Text of Milky Way in July - John Meader
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July Night Sky 2016 John T. Meader, Northern Stars Planetarium: Hi, this is John Meader, owner and director of Northern Stars Planetarium of Fairfield, Maine in the U.S.

July is the month that the Milky Way begins to be visible in the early evening sky. It’s been visible since March if you’re one who likes getting up at 3 a.m. By July it’s high enough to be visible as soon as it gets dark, and if you’re just learning about the night sky, you’ll probably begin by star gazing during the first couple of hours after sunset.

The Milky Way is only visible from a dark location away from city lights on clear nights. Don’t forget to give your eyes a chance to become dark adapted. The faint path of the Milky Way crosses the sky from north to south, leaning slightly east of the zenith in the early evening hours of July. The Milky Way is our galaxy and binoculars will reveal it to be composed of millions of stars. Given their distance and abundance, their light blurs together to make this faint cloudy band crossing the sky.

Starting in the north it will pass through the distinctive W shaped constellation of Cassiopiea the Queen.

Nearly overhead it reaches Deneb, the tail of Cygnus the Swan. Deneb is one of three stars known as the Summer Triangle. The other two stars are Vega—just to the west of the Milky Way and Altair to the south and on the eastern edge of the Milky Way.

Going back up to Deneb, an observant sky watcher will notice that the Milky Way seems to split in two branches near Deneb. The dark region in the middle of the Milky Way, which extends nearly to the southern horizon for mid-latitude northern observers, is known as the “Cygnus Rift” or the “Great Rift.” It’s actually obscuring clouds of dust blocking our view of the stars behind it.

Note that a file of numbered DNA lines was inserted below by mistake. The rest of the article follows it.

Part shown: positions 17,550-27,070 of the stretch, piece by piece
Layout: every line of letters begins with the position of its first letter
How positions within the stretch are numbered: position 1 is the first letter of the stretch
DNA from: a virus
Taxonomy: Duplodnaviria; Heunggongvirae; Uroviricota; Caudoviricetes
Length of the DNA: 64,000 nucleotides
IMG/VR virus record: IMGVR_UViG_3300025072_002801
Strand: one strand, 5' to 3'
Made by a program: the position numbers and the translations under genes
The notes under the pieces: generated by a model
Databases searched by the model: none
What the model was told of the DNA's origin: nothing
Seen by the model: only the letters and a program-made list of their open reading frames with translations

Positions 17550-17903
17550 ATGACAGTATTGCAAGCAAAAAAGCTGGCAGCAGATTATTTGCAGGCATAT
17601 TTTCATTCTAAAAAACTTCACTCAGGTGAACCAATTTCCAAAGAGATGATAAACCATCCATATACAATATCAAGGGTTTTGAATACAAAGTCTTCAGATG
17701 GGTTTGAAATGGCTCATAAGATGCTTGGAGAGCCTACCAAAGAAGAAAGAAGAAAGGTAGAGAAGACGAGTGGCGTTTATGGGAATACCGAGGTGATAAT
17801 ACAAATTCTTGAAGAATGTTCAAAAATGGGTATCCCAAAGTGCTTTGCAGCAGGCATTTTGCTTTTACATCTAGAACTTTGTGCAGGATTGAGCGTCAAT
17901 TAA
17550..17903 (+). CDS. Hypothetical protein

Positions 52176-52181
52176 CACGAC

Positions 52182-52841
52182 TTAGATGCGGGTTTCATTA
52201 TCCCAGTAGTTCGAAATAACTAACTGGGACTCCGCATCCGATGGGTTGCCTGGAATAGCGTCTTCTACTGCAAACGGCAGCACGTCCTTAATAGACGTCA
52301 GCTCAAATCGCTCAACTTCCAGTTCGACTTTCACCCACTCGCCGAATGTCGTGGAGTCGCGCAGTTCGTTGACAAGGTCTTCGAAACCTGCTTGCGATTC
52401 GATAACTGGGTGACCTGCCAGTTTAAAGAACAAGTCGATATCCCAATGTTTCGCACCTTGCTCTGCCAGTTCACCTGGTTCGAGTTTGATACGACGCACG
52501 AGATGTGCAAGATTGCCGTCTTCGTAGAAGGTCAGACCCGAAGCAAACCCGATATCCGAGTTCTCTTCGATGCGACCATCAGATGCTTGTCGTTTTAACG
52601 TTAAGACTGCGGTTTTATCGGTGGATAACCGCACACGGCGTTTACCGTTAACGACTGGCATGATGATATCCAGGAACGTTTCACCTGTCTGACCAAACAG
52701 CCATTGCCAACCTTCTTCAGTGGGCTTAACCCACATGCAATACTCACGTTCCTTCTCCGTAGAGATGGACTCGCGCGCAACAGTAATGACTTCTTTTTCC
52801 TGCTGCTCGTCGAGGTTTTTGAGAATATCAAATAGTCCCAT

As we reach the southern horizon we see Sagittarius the archer, also known as the Tea Pot.” When you view this part of the Milky Way you are looking directly into the center of the galaxy. Binoculars here will shows you multitudes of stars as well as clusters of stars and nebulae.

All the stars we can see with our unaided eyes are part of the Milky Way. When we look at that fuzzy band of light arching across the sky, we’re looking into the thickness of our galaxy, when we look off to the side away from it, we’re simply looking out the top or bottom of the galaxy. Remember the Milky Way isn’t some far away deep space-object, we are inside of it and a part of it. The Sun is just one of the billions of stars that make up our galaxy. That’s why I encourage you to find the Milky Way in your sky, observe its textures and details, and know that it is our home in the cosmos.

Happy star gazing!

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